The interest in this study and its predecessor becomes relevant when the data is compared to the EPA RfD and WHO TDI values. These are guidelines that are set down by experts in the scientific, medical, and health care communities, based on decades of research into toxicity. In lieu of validated limits for dogs and cats, we choose to be cautious and use the human limits to compare exposure levels potentially found in an animal’s daily consumption of dry pet food.

The metal content of many of the different pet foods is significantly higher than EPA and WHO values, when adjusted for the average weight of a dog and cat. We do not know the chemical composition or speciation of the heavy metals found in these foods, and therefore, we do not know their uptake or bioavailability, and we also do not know if the EPA RfD and WHO TDI values apply the same to animal physiology.

The 10 years between the two pet food studies did not show any major drops in heavy metal contamination despite the enactment of the FSMA. Some of the lead levels have dropped but other potentially toxic metals have increased, including arsenic, nickel, and uranium. The 2019 samples showed uranium in cat food unlike the 2009 study which only found uranium in the dog foods. There are many studies regarding heavy metals and toxic metals in human foods which go undetected, so it is not surprising that pet food is still not comprehensively tested for metals contamination.

Acknowledgments

The updated 2019 study is a joint effort between the scientific teams and employees of SPEX CertiPrep, SPEX SamplePrep, and CEM Corporation. Special acknowledgement for the sample grinding conducted by Eric Smith of SPEX SamplePrep and sample preparation and digestion by the team at CEM, including Tina Restivo, Bob Lockerman, and Macy Harris. I would also like to acknowledge the SPEX CertiPrep inorganic analytical team, including William Green, Katherine Cullen, and Alan H. Katz, as well as many other assistants, chemists, and technicians in the SPEX Inorganics department, without whom the data would never have been processed.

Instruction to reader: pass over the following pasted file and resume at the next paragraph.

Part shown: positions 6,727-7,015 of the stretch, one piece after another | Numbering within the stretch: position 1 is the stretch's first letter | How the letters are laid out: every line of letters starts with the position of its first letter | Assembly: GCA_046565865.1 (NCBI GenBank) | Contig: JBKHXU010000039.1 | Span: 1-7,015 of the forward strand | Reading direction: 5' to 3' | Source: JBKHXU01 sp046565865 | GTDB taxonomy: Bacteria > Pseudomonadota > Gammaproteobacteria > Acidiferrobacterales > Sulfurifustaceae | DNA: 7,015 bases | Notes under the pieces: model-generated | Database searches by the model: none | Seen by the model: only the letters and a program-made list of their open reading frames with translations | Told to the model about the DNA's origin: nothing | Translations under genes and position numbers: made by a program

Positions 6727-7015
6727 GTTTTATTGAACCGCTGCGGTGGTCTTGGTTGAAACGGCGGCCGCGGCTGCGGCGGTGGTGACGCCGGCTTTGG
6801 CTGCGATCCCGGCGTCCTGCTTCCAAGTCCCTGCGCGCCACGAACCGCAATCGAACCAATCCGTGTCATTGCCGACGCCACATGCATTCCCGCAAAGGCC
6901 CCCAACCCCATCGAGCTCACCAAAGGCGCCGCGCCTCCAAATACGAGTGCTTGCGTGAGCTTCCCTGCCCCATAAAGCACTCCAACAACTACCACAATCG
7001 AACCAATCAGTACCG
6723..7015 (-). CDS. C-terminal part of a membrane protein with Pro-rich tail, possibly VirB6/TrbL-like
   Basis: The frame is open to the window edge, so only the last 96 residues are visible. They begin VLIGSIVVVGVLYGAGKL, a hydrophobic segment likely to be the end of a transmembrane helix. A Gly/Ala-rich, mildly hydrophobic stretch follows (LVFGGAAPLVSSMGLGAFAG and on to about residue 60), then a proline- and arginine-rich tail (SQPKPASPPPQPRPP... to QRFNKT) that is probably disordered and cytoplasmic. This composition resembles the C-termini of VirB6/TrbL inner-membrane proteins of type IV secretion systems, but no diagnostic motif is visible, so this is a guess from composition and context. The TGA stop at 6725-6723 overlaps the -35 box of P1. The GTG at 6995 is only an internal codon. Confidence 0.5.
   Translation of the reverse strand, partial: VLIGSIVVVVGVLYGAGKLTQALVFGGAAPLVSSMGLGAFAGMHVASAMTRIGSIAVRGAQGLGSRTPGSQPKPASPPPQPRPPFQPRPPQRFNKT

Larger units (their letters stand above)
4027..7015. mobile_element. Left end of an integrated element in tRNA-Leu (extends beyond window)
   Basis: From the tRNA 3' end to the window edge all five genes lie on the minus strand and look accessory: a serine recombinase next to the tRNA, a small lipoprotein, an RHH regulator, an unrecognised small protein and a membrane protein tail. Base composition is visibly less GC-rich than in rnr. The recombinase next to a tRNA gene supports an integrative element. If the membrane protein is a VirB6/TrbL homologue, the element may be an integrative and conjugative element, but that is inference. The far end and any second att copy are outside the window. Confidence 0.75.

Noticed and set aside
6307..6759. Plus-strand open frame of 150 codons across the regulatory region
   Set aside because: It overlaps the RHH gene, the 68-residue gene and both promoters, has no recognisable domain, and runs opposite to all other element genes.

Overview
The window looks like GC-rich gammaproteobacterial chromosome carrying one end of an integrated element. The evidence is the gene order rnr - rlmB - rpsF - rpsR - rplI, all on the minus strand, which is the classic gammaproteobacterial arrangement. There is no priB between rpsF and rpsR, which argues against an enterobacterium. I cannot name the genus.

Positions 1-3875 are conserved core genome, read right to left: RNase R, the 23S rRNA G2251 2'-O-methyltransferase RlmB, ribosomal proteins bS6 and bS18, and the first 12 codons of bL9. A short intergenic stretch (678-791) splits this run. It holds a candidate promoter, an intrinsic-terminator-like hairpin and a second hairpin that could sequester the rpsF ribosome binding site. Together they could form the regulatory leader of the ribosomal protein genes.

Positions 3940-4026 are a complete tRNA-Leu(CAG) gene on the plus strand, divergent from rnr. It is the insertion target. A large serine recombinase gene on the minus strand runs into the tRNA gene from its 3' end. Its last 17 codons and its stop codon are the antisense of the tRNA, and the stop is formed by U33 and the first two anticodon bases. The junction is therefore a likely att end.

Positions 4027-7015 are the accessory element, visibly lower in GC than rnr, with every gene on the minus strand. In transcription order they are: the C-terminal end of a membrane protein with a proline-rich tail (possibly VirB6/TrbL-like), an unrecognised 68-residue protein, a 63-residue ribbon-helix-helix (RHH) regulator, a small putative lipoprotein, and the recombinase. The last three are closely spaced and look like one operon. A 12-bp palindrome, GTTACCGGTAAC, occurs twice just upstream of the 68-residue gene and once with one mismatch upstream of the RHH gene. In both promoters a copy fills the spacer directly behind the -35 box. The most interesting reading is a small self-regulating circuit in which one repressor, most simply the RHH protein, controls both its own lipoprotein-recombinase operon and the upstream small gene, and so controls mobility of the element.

References

(1) P. Atkins, L. Ernyei, W. Driscoll, R. Obenauf, and R. Thomas, Spectroscopy 26(1), 46–56 (2011).

(2) P. Atkins, L. Ernyei, W. Driscoll, R. Obenauf, and R. Thomas, Spectroscopy 26(2), 42–59 (2011).

(3) L. Bush, Spectroscopy 35(12), 22 (2020).

ABOUT THE AUTHORS

Patti Atkins is a Senior Applications Scientist at SPEX CertPrep and a member many scientific committees, including NACRW, AOAC and ASTM. Tina Restivo is a Senior Scientist at CEM Corp. Bob Lockerman is the Global Analytical Product Manager for the MARS 6 microwave digestion system at CEM Corp. Direct correspondence to: patkins@spex.com

ABOUT THE COLUMN EDITOR

Robert Thomas is the principal of Scientific Solutions, an educational consulting company that serves the training and writing needs of the trace element user community. He has worked in the field of atomic and mass spectroscopy for more than 45 years. ●